Feeling SAD this Holiday: Seasonal Affective Disorder, know the symptoms of SAD

      Have you ever experienced feelings of unexplained sadness and energy loss during Winter? How can you tell if these feelings are your body’s normal reaction to the elevated stress associated with the Winter holidays or something more? Everyone feels the blues sometimes, but those who with Seasonal Affective Disorder (SAD)  experience symptoms that go far beyond general moodiness. SAD is a type of depression related to changes in seasons. SAD begins and ends at about the same times every year. If you’re like most people with SAD, your symptoms start in the fall and continue into the winter months subsiding around April or May, sapping your energy and making you feel moody. SAD affects 10 million American adults. As many as one in 10 people experience the disorder in states where the climates are colder and cloudier. Anyone can get SAD, but it’s more common in: Women. People who live far from the equator, where winter daylight hours are very short. People between the ages of 15 and 55. People who have a close relative with SAD. Experts aren’t sure what causes SAD. But they think it may be caused by a lack of sunlight. Lack of light may upset your “biological clock,” which controls your sleep-wake pattern. Lack of sunlight may also cause problems with serotonin, a brain chemical that affects mood. Some symptoms of SAD include, but are not limited to: Feel sad, grumpy, moody, or anxious. Lose interest in your usual activities. Eat more and crave carbohydrates, such as bread and pasta. Gain weight. Sleep more but still feel tired. Have trouble concentrating. There are 3 main courses...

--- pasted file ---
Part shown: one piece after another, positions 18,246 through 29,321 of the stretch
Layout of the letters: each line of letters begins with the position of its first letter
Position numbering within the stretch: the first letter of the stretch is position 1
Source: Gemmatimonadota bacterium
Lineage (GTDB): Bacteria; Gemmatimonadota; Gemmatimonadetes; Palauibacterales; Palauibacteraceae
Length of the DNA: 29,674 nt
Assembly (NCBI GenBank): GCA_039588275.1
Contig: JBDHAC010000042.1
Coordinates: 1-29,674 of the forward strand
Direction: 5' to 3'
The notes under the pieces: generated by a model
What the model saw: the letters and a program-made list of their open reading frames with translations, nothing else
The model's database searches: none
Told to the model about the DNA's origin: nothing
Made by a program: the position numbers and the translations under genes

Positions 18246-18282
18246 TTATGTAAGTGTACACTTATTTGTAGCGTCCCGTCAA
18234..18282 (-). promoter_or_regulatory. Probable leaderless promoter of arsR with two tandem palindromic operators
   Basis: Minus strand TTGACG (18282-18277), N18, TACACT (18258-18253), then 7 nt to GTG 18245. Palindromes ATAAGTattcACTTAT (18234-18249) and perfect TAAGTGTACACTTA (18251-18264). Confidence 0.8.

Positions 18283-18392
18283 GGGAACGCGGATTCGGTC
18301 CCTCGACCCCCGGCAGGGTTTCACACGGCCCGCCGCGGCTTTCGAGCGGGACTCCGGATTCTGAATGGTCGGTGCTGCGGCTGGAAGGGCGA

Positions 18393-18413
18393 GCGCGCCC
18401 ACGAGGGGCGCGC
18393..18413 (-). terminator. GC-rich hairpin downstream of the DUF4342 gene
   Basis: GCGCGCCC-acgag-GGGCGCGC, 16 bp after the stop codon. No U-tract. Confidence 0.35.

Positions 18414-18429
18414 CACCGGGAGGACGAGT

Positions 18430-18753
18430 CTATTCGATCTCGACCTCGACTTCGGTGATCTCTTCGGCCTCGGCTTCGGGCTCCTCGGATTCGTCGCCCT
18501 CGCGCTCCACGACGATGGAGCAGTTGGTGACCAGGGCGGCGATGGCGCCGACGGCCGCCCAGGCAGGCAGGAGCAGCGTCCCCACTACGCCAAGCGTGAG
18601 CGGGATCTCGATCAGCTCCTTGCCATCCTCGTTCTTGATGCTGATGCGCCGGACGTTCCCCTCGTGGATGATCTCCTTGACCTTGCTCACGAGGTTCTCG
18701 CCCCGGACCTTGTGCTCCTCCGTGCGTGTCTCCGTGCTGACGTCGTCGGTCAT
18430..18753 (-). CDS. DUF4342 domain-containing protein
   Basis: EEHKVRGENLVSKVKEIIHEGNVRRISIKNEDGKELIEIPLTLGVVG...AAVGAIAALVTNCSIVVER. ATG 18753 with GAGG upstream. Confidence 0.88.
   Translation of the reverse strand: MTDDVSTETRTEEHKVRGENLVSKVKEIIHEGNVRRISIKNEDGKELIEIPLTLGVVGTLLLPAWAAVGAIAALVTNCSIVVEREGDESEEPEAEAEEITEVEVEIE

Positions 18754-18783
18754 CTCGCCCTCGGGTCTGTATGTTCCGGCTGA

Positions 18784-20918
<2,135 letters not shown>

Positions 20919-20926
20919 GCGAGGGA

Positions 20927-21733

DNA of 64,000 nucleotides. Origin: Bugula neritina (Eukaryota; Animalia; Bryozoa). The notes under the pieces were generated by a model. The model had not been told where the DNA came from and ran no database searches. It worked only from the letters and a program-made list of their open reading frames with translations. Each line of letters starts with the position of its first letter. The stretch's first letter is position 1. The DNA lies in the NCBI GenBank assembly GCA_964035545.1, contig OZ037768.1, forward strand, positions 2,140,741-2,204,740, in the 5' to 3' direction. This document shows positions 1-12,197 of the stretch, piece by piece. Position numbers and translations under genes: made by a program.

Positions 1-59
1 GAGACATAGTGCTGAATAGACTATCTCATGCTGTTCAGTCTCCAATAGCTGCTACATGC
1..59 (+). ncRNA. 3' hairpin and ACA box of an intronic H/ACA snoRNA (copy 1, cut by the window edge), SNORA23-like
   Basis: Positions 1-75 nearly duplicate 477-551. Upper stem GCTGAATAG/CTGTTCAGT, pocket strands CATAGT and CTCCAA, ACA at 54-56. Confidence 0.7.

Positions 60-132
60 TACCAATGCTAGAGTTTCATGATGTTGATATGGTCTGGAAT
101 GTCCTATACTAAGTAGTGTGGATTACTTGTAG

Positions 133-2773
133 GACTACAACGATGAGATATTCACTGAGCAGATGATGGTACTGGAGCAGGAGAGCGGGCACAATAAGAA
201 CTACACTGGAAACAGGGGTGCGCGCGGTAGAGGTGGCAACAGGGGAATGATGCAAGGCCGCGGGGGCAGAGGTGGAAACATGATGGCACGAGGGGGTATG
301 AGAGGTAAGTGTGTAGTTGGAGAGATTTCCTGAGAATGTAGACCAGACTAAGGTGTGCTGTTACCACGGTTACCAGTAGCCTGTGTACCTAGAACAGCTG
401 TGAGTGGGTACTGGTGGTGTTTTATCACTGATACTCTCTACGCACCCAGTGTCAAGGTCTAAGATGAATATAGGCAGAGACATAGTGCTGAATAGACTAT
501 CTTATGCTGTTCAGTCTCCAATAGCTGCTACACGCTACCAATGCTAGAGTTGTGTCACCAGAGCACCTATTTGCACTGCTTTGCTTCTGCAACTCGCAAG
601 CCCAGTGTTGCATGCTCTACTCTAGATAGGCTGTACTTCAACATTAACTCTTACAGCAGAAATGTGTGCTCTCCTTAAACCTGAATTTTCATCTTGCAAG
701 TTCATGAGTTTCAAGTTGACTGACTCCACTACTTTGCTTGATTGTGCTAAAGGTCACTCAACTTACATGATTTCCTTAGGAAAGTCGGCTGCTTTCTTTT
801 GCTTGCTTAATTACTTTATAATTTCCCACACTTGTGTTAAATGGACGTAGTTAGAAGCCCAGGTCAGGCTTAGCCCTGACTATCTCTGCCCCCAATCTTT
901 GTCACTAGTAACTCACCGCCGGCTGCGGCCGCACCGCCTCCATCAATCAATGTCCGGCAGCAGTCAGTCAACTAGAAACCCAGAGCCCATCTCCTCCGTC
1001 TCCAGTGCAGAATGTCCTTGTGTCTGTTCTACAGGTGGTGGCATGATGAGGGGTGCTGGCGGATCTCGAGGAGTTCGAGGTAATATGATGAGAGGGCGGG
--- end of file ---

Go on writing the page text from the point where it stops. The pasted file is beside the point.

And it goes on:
December is Safe Toys and Gifts Month

          Well Parents, the holidays are upon us once again and while we strive to give our children most every gift they desire; there are some safety considerations to keep in mind. Scooters, bicycles and skateboards, oh my! Riding toys, skateboards and in-line skates go fast, and falls could be quite harmful and even deadly. *Helmets and safety gear should be worn properly at all times and they should be sized to fit. *Heed the age range listed on the package. *Keep your neighborhood traffic in mind. If you live on a busy street, perhaps a backyard riding toy would prove safer. Small balls and other toys with small parts are sure to be fun but could also become choking hazards. *Again, heed the age range listed on packaging. Children under 3 years of age tend to explore their world mouth first. *Consider keeping track of small toy parts by placing them in zipper lock sandwich bags, this way you will be aware if any stray parts are left behind on the floor where small children and pets could ingest them   Toys and electronic games with Lithium button batteries can be a danger hiding in your home. When swallowed, these small batteries get stuck in the throat. The saliva triggers an electric current which causes a chemical reaction that can severely burn the esophagus in as little as two hours. *Consider items that have a battery compartment which requires a screwdriver or household tool to open. *Keep extra batteries out of the reach of small fingers on a high shelf or locked cabinet for...

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